The words of Crypto by the Bitsapiens team.

Game Theory

What Is the Game Theory?

Developed by John von Neumann, game theory is one of the most widely-used theories within the study of economics.

To put it simply, game theory is a way of creating a simplified interactive environment (a ‘game’) that allows researchers to model how people and entities will respond to certain actions.

Examples of Game Theory

One of the most famous game theory illustrations in action is the prisoner’s dilemma.

The prisoner’s dilemma is a game in which the participants have a zero-sum incentive to harm each other and a non-zero-sum incentive for not hurting each other.

It was conceived as a thought experiment that is a two-person non-cooperative variable-sum game.

Game theory can also be understood in the context of the digital assets marketplace.

For instance, the Bitcoin market can be described as two types of investors, the holders (i.e. long-term investors) and the opportunists (i.e. short/medium-term investors).

In general, holders will buy during low-volatility periods.

Opportunists will end such periods and trigger volatility when they enter the market.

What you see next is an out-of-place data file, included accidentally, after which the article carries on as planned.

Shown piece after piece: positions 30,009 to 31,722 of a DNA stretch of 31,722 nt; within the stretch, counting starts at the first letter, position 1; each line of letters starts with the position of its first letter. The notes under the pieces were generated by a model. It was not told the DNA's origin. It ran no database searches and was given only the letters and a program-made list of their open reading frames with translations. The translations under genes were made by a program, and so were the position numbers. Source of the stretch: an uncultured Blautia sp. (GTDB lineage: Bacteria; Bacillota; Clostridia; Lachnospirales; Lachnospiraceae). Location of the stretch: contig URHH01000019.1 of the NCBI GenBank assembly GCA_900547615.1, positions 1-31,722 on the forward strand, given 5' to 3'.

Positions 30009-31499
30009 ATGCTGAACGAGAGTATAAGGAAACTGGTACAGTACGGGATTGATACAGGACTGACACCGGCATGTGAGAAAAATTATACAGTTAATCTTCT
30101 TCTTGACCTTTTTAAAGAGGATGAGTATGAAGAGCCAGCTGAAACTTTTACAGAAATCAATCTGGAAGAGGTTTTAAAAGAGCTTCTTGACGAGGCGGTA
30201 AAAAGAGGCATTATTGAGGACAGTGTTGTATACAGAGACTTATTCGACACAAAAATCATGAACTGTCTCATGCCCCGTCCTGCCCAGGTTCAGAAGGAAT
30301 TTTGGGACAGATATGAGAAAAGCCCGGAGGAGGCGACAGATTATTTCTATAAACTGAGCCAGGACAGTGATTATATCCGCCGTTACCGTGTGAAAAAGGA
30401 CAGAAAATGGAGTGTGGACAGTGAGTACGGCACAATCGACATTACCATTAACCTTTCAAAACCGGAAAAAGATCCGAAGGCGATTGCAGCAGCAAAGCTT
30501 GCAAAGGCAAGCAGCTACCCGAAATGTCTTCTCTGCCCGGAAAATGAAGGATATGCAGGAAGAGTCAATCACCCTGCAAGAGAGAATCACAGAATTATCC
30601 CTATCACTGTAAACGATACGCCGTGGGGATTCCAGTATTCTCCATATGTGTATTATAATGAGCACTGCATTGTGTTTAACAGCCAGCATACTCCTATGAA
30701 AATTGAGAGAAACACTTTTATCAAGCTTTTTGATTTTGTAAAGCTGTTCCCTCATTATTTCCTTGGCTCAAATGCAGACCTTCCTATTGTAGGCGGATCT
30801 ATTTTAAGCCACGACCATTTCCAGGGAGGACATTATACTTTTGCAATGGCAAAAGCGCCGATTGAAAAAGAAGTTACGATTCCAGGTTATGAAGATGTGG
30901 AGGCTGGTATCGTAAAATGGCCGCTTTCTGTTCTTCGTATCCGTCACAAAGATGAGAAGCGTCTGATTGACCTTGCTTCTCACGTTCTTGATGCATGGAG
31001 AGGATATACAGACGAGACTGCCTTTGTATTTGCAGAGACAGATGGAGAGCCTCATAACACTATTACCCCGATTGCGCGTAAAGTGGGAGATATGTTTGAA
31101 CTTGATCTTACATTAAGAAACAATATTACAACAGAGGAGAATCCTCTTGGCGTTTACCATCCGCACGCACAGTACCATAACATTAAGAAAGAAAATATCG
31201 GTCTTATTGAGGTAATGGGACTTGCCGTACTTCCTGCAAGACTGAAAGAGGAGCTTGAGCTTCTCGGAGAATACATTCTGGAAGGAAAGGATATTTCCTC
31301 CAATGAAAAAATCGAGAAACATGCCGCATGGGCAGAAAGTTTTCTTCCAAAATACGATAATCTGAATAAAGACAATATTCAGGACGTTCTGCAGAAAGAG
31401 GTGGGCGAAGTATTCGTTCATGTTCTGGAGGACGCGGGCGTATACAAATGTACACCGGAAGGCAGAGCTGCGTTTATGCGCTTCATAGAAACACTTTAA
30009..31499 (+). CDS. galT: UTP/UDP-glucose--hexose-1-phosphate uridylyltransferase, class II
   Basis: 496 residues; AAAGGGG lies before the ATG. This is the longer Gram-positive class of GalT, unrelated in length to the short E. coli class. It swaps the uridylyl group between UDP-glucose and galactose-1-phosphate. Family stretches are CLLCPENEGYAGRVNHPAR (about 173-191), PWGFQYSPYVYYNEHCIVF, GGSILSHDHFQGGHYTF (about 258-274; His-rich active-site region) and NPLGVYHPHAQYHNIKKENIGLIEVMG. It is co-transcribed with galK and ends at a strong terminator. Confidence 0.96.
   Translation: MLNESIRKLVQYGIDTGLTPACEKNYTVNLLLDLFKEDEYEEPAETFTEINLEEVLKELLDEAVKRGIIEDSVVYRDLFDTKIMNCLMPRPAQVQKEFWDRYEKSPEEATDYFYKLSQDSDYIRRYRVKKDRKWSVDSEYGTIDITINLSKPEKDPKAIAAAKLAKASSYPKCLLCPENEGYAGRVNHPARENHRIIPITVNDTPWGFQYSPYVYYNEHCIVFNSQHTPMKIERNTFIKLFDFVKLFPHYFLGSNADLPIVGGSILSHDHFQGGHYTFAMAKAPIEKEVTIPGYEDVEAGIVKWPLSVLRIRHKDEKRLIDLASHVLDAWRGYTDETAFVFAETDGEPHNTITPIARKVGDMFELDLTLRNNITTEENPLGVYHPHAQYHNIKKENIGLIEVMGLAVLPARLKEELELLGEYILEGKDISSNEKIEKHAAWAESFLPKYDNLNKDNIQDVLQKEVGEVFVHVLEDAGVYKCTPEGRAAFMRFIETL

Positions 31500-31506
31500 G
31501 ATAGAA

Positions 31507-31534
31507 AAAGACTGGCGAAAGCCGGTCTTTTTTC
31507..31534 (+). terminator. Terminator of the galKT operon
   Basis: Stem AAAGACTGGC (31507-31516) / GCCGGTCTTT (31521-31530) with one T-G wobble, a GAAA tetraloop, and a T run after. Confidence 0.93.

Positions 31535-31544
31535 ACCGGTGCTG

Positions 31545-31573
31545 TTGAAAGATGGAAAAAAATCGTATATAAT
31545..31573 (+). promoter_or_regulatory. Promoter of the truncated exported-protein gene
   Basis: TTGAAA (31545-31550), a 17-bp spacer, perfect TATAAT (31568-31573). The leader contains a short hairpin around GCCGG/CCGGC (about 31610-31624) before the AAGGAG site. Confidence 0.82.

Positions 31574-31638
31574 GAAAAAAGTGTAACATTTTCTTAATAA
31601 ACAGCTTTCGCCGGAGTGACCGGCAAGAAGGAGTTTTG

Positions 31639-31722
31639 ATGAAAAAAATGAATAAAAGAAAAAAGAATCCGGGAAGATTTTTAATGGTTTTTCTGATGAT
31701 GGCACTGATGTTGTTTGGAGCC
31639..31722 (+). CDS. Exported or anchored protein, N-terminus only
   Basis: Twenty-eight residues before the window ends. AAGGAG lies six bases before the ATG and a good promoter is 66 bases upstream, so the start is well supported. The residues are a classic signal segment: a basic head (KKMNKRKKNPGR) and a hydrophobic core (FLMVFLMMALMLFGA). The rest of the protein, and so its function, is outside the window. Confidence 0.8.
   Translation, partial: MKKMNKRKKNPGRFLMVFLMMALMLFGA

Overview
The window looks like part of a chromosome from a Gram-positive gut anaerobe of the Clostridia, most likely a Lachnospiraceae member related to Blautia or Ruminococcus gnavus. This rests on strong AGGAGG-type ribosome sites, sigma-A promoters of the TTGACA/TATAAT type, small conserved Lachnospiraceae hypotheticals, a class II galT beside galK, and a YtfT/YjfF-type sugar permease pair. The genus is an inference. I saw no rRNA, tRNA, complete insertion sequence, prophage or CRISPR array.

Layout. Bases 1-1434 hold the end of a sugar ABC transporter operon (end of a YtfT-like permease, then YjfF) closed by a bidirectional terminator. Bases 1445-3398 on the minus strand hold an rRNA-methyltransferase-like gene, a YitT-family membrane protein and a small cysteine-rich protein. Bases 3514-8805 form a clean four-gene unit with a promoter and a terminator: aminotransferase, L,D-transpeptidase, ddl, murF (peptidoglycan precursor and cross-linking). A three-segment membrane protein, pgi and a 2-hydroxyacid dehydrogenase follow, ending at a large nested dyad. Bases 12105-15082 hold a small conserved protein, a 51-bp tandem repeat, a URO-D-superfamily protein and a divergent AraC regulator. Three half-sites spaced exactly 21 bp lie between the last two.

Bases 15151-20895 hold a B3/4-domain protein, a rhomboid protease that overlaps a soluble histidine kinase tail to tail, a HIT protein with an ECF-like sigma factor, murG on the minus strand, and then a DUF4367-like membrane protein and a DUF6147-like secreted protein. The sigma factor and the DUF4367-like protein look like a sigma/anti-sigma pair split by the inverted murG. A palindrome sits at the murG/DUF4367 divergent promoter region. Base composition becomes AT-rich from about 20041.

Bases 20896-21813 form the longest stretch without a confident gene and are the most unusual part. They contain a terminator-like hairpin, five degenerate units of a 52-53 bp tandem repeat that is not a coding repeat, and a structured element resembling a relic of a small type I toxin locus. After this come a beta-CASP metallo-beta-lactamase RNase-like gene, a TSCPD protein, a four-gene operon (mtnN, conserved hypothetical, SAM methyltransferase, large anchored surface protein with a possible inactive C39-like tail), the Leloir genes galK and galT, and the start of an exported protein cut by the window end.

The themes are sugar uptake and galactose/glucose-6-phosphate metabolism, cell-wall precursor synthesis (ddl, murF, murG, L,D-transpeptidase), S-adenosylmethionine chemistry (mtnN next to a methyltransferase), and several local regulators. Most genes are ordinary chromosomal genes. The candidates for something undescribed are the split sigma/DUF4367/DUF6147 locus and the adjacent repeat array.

Thus, each type of investor has two strategies they can use, depending on the behavior of the other type of investor.

All are acting in their interests, competing for asymmetric rewards while cooperating to grow the overall value of BTC.

This is a perfect application for game theory as it observes two separate groups of persons reacting and responding to the behavior of the other group — an ideal application for game theory.

Useful Terms in Game Theory

Any time we have a situation with two or more players that involve known payouts or quantifiable consequences, we can use game theory to help determine the most likely outcomes. Let’s start by defining a few terms commonly used in the study of game theory:

  • Game: Any set of circumstances that has a result dependent on the actions of two or more decision-makers (players)
  • Players: A strategic decision-maker within the context of the game
  • Strategy: A complete plan of action a player will take given the set of circumstances that might arise within the game
  • Payoff: The payout a player receives from arriving at a particular outcome (The payout can be in any quantifiable form, from dollars to utility.)
  • Information set: The information available at a given point in the game (The term information set is most usually applied when the game has a sequential component.)
  • Equilibrium: The point in a game where both players have made their decisions and an outcome is reached